Temperature checks are not a controlled act. If an organization determines that temperature checks are screening and not diagnostic procedures or treatment, authority mechanisms would not be required to permit dietitians to perform temperature checks. In a public hospital, a dietitian would need an order (or medical directive) if the task is deemed a diagnostic procedure or treatment.
Dietitians will also need to be careful to avoid violating the controlled act of communicating a diagnosis. Dietitians may indicate that the temperature is elevated, but they are not permitted to label it as a clear medical diagnosis, unless they receive a delegation to do so. See Example 2 below: Applying the Delegation Standard.

c. Do I have the required skills and competence to perform the new task? If not, how can I obtain what is necessary to become competent?

Dietitians need to have the appropriate skills and competence to perform temperature checks. They could be trained by a colleague on how to use the thermometer and how to perform a reading. 

It would also be important for dietitians to be trained on the steps involved in the screening and to know the protocol to follow depending on the temperature reading result.

d. What are the interprofessional care team possibilities? Given all the local circumstances, who is the most appropriate person(s) to perform the task (e.g., an RD, or another health care provider/team member, or both)?

With growing demands for care, dietitians performing temperature checks may be helpful as this would reduce the pressure and demand on the health care system. Dietitians are asked to use their professional judgement and continue to seek direction from their employer.  

Applying the Delegation Standard to a Controlled Act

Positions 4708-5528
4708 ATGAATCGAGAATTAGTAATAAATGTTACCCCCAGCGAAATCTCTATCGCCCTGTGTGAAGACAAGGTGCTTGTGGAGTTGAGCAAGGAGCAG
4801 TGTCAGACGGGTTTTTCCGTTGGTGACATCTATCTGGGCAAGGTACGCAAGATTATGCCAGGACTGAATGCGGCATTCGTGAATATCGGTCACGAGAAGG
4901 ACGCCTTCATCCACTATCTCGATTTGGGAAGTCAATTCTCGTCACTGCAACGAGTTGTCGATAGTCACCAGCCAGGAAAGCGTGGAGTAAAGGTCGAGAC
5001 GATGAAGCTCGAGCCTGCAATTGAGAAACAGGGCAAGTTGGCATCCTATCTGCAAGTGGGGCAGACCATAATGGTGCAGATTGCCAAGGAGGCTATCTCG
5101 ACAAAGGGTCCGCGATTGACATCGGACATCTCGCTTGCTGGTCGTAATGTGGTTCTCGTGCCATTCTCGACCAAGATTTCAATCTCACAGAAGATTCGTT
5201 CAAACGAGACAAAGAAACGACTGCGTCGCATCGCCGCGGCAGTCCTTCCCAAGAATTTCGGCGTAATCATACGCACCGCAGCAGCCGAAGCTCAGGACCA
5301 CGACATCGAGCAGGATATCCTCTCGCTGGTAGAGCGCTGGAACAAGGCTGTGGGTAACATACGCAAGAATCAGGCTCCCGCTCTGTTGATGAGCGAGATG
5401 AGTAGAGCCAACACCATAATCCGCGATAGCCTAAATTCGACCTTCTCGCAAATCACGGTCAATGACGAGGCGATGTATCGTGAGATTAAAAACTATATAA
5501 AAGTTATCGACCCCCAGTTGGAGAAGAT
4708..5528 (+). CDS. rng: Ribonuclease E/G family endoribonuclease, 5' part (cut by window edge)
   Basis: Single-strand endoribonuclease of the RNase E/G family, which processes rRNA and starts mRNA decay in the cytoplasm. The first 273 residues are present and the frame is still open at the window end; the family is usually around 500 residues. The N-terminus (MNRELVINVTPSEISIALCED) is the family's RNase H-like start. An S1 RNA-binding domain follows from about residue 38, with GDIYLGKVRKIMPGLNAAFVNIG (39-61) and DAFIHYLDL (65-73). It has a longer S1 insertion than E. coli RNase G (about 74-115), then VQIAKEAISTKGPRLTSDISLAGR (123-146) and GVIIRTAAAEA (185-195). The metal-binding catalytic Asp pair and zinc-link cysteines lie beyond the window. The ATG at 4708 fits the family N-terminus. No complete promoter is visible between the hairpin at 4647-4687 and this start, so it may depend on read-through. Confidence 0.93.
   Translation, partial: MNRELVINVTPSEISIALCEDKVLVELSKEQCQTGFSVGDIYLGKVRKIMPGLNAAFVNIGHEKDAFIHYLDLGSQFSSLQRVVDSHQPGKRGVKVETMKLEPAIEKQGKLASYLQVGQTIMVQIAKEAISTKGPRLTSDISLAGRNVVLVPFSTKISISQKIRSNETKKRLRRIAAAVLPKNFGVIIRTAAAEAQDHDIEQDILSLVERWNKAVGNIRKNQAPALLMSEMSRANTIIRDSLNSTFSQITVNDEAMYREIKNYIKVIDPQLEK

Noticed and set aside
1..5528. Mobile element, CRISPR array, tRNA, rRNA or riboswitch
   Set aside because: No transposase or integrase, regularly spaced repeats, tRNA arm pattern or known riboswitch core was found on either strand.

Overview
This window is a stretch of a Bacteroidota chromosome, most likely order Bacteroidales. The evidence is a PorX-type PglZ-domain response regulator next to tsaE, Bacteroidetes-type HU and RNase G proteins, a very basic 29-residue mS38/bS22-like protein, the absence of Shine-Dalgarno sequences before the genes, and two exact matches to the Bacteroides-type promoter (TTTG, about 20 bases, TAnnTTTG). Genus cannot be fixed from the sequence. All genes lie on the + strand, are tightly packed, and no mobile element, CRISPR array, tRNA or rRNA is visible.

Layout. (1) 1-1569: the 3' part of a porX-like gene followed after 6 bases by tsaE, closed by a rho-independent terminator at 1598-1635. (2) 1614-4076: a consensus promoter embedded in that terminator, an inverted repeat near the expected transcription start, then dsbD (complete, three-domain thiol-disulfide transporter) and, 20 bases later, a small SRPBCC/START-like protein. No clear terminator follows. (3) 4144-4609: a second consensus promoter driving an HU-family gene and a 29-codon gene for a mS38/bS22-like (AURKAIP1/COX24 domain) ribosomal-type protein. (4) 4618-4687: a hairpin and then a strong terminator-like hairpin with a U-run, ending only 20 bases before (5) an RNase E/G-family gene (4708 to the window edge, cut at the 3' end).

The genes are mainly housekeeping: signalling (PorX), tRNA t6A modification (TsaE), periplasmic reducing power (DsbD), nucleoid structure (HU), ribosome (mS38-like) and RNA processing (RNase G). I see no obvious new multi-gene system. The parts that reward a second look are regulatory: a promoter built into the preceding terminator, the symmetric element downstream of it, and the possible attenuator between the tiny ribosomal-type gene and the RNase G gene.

When working with your employer to determine if you can take on new tasks, make sure you have a delegation if the task you are being asked to perform is a controlled act.  A controlled act poses risk of harm if performed by unqualified persons. The Regulated Health Professions Act, 1991 permits delegations to transfer the authority (from someone who is authorized to perform the controlled act), to dietitians to perform the controlled act in some situations.

The delegation of a controlled act in appropriate circumstances can result in more timely delivery of healthcare and can promote optimal use of healthcare resources and personnel.  When considering  a delegation for any controlled act, ask yourself the questions  below and follow the  College's Delegation Standard to apply the knowledge, skills, and judgment necessary for safe client care:

1.  Is the delegation in the client’s best interest?

2.  Do I have the knowledge, skill, and judgement to accept the delegation?

3.  Am I aware of the legislation relevant to my practice setting?

4.  Am I meeting standards for informed consent and record keeping?

5.  Am I aware of accountability, quality assurance and delegation processes in my practice setting?

6.  Before seeking authorization, have I reviewed the minimum level of performance expectations for dietitians when practising through the delegation of controlled acts? See Delegation Standard for details.